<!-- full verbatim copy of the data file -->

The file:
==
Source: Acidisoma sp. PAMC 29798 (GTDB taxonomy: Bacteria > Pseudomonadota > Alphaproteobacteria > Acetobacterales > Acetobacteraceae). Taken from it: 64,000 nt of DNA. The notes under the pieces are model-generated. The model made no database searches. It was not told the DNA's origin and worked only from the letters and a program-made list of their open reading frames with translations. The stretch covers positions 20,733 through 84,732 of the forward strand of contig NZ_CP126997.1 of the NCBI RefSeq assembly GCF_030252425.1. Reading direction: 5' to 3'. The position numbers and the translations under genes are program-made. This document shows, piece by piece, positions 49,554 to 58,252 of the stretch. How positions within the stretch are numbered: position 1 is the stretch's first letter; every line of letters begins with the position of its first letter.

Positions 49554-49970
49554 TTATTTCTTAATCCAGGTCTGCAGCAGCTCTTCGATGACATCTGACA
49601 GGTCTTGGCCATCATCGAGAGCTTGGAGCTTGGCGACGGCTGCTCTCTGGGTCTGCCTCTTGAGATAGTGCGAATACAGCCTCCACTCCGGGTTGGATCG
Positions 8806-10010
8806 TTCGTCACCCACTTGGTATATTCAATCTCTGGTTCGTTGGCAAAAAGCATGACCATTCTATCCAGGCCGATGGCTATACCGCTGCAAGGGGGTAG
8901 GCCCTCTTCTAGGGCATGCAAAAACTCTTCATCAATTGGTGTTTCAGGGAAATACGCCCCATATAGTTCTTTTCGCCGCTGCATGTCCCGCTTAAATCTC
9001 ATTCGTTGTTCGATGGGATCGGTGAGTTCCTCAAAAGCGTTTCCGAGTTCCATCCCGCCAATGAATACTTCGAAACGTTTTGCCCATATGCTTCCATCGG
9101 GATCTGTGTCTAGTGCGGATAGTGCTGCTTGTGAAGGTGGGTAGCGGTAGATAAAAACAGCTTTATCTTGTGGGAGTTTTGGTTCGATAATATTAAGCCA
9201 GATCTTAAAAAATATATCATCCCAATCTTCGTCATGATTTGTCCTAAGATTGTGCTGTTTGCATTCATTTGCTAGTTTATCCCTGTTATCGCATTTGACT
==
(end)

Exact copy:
Source: Acidisoma sp. PAMC 29798 (GTDB taxonomy: Bacteria > Pseudomonadota > Alphaproteobacteria > Acetobacterales > Acetobacteraceae). Taken from it: 64,000 nt of DNA. The notes under the pieces are model-generated. The model made no database searches. It was not told the DNA's origin and worked only from the letters and a program-made list of their open reading frames with translations. The stretch covers positions 20,733 through 84,732 of the forward strand of contig NZ_CP126997.1 of the NCBI RefSeq assembly GCF_030252425.1. Reading direction: 5' to 3'. The position numbers and the translations under genes are program-made. This document shows, piece by piece, positions 49,554 to 58,252 of the stretch. How positions within the stretch are numbered: position 1 is the stretch's first letter; every line of letters begins with the position of its first letter.

Positions 49554-49970
49554 TTATTTCTTAATCCAGGTCTGCAGCAGCTCTTCGATGACATCTGACA
49601 GGTCTTGGCCATCATCGAGAGCTTGGAGCTTGGCGACGGCTGCTCTCTGGGTCTGCCTCTTGAGATAGTGCGAATACAGCCTCCACTCCGGGTTGGATCG
Positions 8806-10010
8806 TTCGTCACCCACTTGGTATATTCAATCTCTGGTTCGTTGGCAAAAAGCATGACCATTCTATCCAGGCCGATGGCTATACCGCTGCAAGGGGGTAG
8901 GCCCTCTTCTAGGGCATGCAAAAACTCTTCATCAATTGGTGTTTCAGGGAAATACGCCCCATATAGTTCTTTTCGCCGCTGCATGTCCCGCTTAAATCTC
9001 ATTCGTTGTTCGATGGGATCGGTGAGTTCCTCAAAAGCGTTTCCGAGTTCCATCCCGCCAATGAATACTTCGAAACGTTTTGCCCATATGCTTCCATCGG
9101 GATCTGTGTCTAGTGCGGATAGTGCTGCTTGTGAAGGTGGGTAGCGGTAGATAAAAACAGCTTTATCTTGTGGGAGTTTTGGTTCGATAATATTAAGCCA
9201 GATCTTAAAAAATATATCATCCCAATCTTCGTCATGATTTGTCCTAAGATTGTGCTGTTTGCATTCATTTGCTAGTTTATCCCTGTTATCGCATTTGACT